But maybe it wasn’t historical irony. What if Greenspan never did change his view, instead covertly dedicating his life to destroying the system he so despised? Could it be that he remained a secret agent of Ayn Rand all these years?

Talk about wild speculation. Long time readers would know that I’ve had a high opinion of Mr. Hartcher in the time I’ve been keeping this blog. He’s always struck me as astute and level-headed to the point of boring. It’s nice to see that he actually has a wildly imaginative side. This is the stuff of conspiracy theories and spy novels. We may never find out for sure, but if it’s true Greenspa might have been a mole for the ideological lunar right all these years. If not true, then we have to face the other 3 possibilities – that he is senile, greedy or caught up in his old ways – none of which seem unreasonable in of themselves. That being said, it’s a remarkable bit of connecting the dots. Ayn Rand to Alan Greenspan to Gold Standard vs. Fiat Money and the Fed to Cheap Credit and Low Interest Rates to Global Financial Crisis. The guy in charge was the guy trying to destroy it all. It wasn’t the butler, it was the chief banker at the Federal Reserve!

It’s all pretty good and makes for a gripping conspiracy theory-in-the-making. I think Mr. Hartcher missed April Fools by 4 days.

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Money Blues

Greenback As Reserve Currency
Here’s a cool column about money.

The all-pervasive US dollar is essentially the world’s pricing marker for all leading goods, commodities and trade.

Given that, it can be argued that the world’s currencies in effect derive their pricing by and large from the US dollar.

They are “de-facto derivatives” of the US dollar.

In this light, it is difficult to see how any of these currencies can usurp the underlying US dollar reserve in the foreseeable future, if at all.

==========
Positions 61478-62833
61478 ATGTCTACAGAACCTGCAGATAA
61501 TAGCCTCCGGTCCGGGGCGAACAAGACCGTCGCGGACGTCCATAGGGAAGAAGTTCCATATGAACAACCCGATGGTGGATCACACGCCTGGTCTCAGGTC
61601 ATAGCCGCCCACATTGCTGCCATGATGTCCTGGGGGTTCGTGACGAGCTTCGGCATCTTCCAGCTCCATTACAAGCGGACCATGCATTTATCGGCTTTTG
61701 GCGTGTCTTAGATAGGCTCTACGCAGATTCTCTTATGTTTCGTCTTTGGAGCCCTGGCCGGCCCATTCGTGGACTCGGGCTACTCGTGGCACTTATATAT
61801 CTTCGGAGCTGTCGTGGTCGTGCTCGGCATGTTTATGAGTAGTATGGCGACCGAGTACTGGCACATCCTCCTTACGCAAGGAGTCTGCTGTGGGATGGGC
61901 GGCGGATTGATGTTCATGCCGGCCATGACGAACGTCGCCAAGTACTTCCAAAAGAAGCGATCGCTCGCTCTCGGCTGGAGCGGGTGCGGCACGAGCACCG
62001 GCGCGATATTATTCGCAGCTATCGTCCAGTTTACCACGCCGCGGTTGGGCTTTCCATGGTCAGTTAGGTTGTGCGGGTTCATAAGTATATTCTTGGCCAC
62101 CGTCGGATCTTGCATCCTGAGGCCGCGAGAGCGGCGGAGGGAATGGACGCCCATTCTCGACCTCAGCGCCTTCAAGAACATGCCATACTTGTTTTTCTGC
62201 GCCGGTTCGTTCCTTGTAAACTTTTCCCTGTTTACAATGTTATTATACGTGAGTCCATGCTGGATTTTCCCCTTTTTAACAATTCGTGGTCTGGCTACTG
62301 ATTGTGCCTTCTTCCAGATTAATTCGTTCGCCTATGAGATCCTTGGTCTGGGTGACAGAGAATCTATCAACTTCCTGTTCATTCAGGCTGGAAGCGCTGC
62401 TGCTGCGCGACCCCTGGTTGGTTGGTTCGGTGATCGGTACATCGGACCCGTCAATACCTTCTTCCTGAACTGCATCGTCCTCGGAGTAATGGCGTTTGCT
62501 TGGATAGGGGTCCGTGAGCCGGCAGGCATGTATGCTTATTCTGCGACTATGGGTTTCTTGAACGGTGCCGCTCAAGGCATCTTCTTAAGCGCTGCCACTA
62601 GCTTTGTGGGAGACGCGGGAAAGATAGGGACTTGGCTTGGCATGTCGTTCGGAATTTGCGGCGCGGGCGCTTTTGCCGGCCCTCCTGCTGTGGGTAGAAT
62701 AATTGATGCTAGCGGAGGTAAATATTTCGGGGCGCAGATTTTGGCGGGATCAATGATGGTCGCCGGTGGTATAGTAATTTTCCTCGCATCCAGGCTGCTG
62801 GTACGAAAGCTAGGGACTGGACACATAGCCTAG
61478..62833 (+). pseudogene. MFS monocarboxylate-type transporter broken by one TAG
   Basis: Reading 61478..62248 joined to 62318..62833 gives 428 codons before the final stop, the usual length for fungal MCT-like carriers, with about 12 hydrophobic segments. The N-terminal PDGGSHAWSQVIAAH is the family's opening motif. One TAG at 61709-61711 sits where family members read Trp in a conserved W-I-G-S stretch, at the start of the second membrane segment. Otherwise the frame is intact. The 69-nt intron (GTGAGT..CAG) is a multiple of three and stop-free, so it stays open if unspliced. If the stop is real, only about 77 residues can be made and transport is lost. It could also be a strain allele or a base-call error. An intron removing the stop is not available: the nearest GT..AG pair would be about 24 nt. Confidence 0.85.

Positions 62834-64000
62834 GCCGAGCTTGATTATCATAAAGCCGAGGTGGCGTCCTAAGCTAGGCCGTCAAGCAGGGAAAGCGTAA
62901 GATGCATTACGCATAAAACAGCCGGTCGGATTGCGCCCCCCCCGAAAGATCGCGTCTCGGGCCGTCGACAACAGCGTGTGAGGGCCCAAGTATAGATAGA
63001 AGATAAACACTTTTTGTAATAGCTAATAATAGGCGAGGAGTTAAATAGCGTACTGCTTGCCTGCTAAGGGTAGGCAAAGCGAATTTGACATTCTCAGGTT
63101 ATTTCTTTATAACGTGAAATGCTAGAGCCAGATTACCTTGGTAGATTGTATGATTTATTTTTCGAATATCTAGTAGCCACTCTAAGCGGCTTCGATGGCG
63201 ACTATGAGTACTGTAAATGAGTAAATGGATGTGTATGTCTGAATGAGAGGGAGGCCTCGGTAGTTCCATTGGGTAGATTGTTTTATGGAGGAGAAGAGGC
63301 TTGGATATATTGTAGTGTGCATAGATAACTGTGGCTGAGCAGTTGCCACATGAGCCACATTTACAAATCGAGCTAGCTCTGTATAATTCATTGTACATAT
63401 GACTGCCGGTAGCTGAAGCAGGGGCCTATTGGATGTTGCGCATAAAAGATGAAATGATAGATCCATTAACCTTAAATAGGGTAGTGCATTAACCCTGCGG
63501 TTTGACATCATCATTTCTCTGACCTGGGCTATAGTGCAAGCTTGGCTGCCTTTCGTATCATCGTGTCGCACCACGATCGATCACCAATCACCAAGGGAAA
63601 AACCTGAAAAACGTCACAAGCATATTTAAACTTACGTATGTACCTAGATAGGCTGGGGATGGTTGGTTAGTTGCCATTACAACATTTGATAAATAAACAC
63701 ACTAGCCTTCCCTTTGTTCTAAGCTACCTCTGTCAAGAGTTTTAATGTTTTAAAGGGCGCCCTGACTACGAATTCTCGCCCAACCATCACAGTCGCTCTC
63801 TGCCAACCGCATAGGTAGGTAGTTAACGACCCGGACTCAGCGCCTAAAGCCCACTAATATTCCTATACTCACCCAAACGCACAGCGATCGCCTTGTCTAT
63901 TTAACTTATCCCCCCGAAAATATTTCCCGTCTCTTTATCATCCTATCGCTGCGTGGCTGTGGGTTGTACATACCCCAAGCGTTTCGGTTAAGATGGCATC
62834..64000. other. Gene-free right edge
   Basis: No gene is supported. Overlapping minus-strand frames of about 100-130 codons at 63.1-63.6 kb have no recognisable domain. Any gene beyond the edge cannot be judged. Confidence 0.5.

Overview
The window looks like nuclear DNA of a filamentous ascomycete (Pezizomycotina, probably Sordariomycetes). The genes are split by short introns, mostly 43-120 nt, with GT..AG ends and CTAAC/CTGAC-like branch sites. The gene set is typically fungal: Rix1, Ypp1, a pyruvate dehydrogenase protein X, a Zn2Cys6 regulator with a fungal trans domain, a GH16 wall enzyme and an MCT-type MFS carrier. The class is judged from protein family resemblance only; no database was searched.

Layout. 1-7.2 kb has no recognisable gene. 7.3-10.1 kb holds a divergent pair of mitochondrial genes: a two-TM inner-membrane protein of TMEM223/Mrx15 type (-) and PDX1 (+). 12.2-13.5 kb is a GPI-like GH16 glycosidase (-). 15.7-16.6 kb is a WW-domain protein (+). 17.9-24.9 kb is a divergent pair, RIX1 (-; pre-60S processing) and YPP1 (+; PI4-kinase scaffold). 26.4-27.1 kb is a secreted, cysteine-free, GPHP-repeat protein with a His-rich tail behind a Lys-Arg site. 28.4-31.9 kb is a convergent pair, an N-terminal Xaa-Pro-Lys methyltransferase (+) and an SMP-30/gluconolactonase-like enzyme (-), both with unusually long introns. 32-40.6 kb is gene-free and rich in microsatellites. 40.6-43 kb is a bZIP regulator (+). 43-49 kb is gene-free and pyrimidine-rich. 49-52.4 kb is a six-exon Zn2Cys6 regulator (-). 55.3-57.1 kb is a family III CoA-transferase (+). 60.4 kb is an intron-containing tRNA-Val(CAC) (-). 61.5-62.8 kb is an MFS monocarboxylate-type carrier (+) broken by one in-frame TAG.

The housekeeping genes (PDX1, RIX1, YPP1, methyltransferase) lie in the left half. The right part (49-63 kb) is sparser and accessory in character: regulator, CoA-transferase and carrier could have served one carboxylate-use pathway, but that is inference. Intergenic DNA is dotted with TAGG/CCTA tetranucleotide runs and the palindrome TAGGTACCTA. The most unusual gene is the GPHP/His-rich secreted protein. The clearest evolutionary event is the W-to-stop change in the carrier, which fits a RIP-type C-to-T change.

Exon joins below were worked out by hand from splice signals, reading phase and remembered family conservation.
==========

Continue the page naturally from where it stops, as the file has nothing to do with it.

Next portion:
Interestingly, none of the proponents are offering any notion of “sound” money as an alternative, but rather a redistribution of the current currency pie.

In effect the same game but a different split of the spoils.

But herein lies the dilemma: all the fiat currencies rest on essentially the same operating model.

An argument that the US dollar is doomed is an argument that the fiat currency model is doomed.

Instead, these non-reserve currencies are likely to face collapse first. The US dollar will be the last to go; a US dollar collapse would drag all into the abyss.

Maybe the real argument being presented by the pundits is whether imminent doom is awaiting the fiat currency system.

On this question, history is not very kind. It teaches us that all fiat currencies eventually reach their intrinsic value, zero. Some sooner than others, but the same fate awaits all.

So perhaps it is time to actually question and debate the nature of the money we currently use. One thing is for sure, the debate will eventually occur.